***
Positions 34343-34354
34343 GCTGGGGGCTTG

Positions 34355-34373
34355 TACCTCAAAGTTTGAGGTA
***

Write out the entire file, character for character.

Positions 34343-34354
34343 GCTGGGGGCTTG

Positions 34355-34373
34355 TACCTCAAAGTTTGAGGTA